Primary Succession. To start from the very beginning, in what is called primary succession, we might have bare rock with no soil, such as those situations left by the retreat of glaciers, lava formation, recently-formed sand dunes, or even boney dumps from old mining sites like we have around here.  So we start with bare rock–and rock itself, while it is part of soil, is not soil and does not contain organic matter that plants need to grow.  So ecological succession begins with the lichens who slowly break down the rocks and helps form soil.  This process can take a very, very, very long time (centuries or millennia). Once we have soil, we have small annual plants and lichens, giving way to perennial grasses and flowers.  At this point, our bare rock has turned into a field and the more that grows, the more organic matter is produced, allowing for a richer organic basis for larger plant life. Most of this kind of ecological succession was done in the time of our ancient ancestors, and so we usually start with the point where we have soil, perhaps a lawn of grass, or like our opening example suggested, an empty field that has been over-farmed.

 

Secondary Succession.  Once the soil is established, this is where we get into the second kind of ecological succession:  secondary succession.  Secondary succession is what has happened in the example I shared above – a forest was removed for farmland, and now the farmland is ready to return to forest. Secondary succession is typically what you are dealing with as a land healer, as the scale for this can be within one’s lifetime and we can see nature’s regrowth even in a few short weeks or months.

 

To explore this process, we might consider what would happen if a person stopped mowing their lawn. If this person lived along most of the Northeast part of the US, ecological succession would eventually move that lawn to a Northern Hardwood Forest, the pinnacle ecosystem in this region. Immediately, the grasses would grow tall along with any other plant life currently inhabiting the lawn, like ground ivy, docks, plantain, dandelion—most of these “pioneer” species are well adapted for growing in disrupted ecosystems. Within the first few years, we’d see seedlings from shrubs and trees that are shade intolerant wold take root (red maple, black birch), spread by the wind, birds, and animals. We’d likely see autumn olive (which spreads quickly), birch, aspen, staghorn sumac, and lots of blackberry, raspberry, and other rhubus species moving in.  For a long time, this lawn would be a field populated by sun-loving annual and perennial plants, but with each year, the trees and shrubs would get taller.  As these plants started producing seeds, berries, and foliage, animals, including larger animals, would return as there would be food for them to eat.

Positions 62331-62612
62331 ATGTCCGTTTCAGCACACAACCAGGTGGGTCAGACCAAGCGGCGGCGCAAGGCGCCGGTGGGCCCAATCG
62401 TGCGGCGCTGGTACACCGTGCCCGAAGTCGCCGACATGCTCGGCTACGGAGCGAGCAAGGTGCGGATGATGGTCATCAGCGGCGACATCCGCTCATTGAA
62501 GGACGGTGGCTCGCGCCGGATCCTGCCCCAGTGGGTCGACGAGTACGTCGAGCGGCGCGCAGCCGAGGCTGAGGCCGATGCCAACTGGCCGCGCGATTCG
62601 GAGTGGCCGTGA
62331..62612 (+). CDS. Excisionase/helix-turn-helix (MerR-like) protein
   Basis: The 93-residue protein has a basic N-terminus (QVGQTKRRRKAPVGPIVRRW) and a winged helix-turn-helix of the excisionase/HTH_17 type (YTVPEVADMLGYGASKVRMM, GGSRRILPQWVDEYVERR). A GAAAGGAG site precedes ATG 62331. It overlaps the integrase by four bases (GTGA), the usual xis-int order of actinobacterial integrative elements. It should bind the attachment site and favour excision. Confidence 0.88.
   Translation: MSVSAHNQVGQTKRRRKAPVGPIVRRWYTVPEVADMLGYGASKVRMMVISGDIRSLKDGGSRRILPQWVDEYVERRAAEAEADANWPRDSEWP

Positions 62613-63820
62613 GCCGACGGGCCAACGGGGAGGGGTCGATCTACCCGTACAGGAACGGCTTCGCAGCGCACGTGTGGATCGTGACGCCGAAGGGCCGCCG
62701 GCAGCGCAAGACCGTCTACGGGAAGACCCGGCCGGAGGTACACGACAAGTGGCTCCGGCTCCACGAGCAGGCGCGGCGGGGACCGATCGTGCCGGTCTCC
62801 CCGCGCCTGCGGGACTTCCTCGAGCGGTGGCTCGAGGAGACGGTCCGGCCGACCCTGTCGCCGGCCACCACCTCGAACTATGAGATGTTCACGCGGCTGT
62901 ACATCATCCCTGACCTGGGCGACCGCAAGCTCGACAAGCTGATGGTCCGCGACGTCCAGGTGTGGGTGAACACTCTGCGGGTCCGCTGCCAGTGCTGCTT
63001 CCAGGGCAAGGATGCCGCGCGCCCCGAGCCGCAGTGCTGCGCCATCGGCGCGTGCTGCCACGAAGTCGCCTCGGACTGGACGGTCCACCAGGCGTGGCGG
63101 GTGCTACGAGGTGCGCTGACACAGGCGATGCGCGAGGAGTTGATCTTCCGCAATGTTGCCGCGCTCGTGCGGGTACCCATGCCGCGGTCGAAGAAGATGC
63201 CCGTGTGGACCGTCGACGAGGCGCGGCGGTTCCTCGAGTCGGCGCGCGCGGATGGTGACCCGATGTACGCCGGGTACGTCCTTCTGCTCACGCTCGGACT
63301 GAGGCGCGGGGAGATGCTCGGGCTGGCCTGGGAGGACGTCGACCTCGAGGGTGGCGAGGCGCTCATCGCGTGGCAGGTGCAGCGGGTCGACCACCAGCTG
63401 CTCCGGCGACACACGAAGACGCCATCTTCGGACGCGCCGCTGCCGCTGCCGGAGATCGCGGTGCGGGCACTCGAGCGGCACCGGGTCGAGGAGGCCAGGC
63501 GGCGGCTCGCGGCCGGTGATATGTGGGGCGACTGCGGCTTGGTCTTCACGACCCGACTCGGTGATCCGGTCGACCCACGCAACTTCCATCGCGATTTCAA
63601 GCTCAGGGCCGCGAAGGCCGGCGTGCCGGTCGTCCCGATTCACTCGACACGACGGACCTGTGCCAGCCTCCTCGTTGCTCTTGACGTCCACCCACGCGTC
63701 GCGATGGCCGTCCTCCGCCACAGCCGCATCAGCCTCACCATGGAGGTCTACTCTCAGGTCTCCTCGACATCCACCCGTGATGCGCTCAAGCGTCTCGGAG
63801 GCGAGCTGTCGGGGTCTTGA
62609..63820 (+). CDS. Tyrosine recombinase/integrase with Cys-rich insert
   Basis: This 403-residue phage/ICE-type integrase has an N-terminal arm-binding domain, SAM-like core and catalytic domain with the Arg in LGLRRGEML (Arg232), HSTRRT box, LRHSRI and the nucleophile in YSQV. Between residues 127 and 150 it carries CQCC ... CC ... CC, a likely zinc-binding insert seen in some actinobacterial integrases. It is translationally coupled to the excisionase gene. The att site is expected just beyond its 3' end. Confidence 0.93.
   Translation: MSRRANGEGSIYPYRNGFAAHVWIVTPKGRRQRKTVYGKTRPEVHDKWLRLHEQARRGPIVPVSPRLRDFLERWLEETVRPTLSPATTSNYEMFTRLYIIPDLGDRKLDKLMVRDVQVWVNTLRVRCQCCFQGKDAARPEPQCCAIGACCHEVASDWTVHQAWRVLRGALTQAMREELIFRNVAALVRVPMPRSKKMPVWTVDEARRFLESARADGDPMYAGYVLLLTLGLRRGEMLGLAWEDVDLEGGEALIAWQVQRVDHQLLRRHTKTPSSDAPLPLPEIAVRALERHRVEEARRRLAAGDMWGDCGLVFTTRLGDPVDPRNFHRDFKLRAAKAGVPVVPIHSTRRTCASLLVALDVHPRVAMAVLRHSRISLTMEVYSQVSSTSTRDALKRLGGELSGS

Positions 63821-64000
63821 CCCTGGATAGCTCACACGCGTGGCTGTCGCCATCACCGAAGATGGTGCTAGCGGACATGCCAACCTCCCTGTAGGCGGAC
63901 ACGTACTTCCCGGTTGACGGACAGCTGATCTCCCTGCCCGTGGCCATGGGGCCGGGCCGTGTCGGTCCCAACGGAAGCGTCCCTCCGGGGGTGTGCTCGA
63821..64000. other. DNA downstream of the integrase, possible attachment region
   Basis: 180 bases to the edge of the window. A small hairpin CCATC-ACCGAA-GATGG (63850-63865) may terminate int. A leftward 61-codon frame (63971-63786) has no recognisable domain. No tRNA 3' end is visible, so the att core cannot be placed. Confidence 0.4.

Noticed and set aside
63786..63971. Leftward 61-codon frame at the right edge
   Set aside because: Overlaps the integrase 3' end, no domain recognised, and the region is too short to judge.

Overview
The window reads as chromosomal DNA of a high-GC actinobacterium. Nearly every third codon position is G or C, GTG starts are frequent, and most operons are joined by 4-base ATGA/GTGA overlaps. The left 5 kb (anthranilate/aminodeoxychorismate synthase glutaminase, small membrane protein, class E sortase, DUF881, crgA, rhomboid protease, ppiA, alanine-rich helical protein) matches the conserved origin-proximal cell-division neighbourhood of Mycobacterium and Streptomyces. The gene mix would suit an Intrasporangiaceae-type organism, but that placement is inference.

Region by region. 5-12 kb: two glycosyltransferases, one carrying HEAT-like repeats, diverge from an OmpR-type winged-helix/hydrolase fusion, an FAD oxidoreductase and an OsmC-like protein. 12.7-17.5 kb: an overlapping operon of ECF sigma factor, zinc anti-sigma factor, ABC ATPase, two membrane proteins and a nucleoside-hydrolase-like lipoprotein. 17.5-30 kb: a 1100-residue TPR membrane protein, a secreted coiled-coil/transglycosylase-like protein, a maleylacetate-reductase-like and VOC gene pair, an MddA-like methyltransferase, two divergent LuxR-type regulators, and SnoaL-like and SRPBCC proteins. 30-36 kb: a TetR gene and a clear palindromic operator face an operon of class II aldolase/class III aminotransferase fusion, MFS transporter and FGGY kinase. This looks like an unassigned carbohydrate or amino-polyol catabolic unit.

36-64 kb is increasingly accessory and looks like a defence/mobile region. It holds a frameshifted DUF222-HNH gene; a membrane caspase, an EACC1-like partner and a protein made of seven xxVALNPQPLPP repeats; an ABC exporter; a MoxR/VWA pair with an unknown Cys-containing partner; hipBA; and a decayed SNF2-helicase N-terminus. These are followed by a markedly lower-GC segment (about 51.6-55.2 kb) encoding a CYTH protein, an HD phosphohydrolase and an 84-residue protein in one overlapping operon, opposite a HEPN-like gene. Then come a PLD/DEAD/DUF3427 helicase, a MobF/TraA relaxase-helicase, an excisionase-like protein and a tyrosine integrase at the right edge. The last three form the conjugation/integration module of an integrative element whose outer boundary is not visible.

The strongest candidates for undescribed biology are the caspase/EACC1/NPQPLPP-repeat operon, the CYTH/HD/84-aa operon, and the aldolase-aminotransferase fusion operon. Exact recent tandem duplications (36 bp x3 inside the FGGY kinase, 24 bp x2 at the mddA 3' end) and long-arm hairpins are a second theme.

If you were walking through this piece of land when it was a wild field in mid-succession, you might not realize the rich history of the land before you. You might also not realize the powerful, yet quiet process you are witnessing as the land returns to its most abundant state. Ecological succession and forest healing is a long process, well outside the human lifespan. Yet nature’s healing is there, we only need to know what to look for.  If you returned to this place again and again and perhaps scattered some seeds and popped some acorns and walnuts in the ground, you’d see this transformation over a period of years would learn a lot about how nature heals.  You’d also find spiritual healing for yourself in this place.

 

Eventually, those tree seedlings in the field would start to grow tall, discouraging full sun perennials and grasses and shifting to part shade as the trees filled out their crowns. Within 50 years, depending on local conditions, the tree canopy would cover the entire area, allowing the soil to retain water and cooling the temperature on the ground.  Woodland, shade adapted species would then dominate the forest floor.

Forest regeneration